by Patrick J. Burns (Band: Grade 4+ — Soloist: Grade 5, 10:00)
The great British composer Malcolm Arnold (1921-2006) devoted a significant part of his career writing music for his friends and colleagues in the music world. He once said, “Music is the social act of communication among people, a gesture of friendship, the strongest there is.” It’s this very sentiment that has animated my long musical and personal relationship with the Ridgewood Concert Band, and which inspired the creation of this piece.
VIGNETTES was commissioned by – and is dedicated to – the RCB, Chris Wilhjelm, and euphonium soloist John Palatucci, and the consortium of ensembles which have contributed to the cost involved in the piece’s creation. In May 2016, after the successful premier performances nationwide of my RHAPSODY for Solo Clarinet and Band, John asked me, “So, when are you going to write something for euphonium?” Not long after that initial conversation I started to work.
VIGNETTES is exactly what the title implies: a series of short musical scenes in which the euphonium reveals certain elements of its character and personality, with the active assistance of the band. The listener may draw some comparisons to a concerto (though the piece really isn’t one) in that the two elements – soloist and band – remain of equal importance to each other throughout the duration of the work. There are six sections to the piece which connect to each other seamlessly; there are no pauses between each section, as in a traditional multi-movement work:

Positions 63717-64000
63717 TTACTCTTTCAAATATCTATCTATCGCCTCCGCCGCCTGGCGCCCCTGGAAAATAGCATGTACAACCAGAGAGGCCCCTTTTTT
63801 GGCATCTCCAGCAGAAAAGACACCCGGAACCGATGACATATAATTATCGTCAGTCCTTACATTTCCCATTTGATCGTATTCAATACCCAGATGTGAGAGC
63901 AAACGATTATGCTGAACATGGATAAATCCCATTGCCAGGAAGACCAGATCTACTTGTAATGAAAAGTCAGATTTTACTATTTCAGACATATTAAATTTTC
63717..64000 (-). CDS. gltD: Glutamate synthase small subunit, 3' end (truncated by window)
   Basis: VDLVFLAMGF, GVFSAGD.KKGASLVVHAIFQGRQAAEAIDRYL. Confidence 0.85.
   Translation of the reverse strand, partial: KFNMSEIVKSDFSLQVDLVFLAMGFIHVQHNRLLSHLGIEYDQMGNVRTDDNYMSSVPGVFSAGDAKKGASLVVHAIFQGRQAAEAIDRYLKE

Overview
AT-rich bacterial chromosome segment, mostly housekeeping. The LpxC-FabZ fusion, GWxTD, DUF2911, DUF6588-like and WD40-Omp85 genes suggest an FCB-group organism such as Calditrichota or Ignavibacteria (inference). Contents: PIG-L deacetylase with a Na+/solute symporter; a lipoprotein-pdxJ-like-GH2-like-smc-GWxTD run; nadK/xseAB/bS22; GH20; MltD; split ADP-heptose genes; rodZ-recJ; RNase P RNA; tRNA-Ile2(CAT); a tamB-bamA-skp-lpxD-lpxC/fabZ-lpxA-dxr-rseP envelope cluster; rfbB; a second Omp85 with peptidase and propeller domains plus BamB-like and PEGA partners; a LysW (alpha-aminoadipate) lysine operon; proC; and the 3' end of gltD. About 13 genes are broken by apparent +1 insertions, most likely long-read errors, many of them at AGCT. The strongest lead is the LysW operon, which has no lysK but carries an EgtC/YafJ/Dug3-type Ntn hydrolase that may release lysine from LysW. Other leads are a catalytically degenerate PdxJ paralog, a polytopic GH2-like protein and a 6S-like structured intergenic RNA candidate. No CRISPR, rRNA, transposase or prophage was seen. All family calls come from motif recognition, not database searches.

WAVES is based on undulating, sweeping figures which introduce the piece and develop briefly from there. GYMNASTIC (no “S” on the end!) is a movement introduced by the soloist’s first real technical challenge, with leaping triplet figures and angular melodies. A WORD IN PRIVATE – a very brief passage which may be likened to a short cadenza – is the only section of the piece in which the voice of the euphonium speaks alone. After a few intonations of a D#, which is sort of suspended in time, the soloist leads us into the LULLABY, which is the longest single section of the work in terms of playing time. The music here is at once tender and dramatic; bittersweet and peaceful. A BRIEF REFLECTION functions as a brief coda to the lullaby during which the band plays a series of chords around a melody played by the solo bassoon and solo horn, in unison. The soloist weaves in another line related to the others and they settle peacefully in F major – though not for long. The timpani is quick to interrupt the calm with a brash and brief solo which introduces the TOCCATA, the final movement of the work, in which everyone has some sort of technical display to show off. All the bravado and fireworks lead to a big (and hopefully satisfying) conclusion.
Patrick J. Burns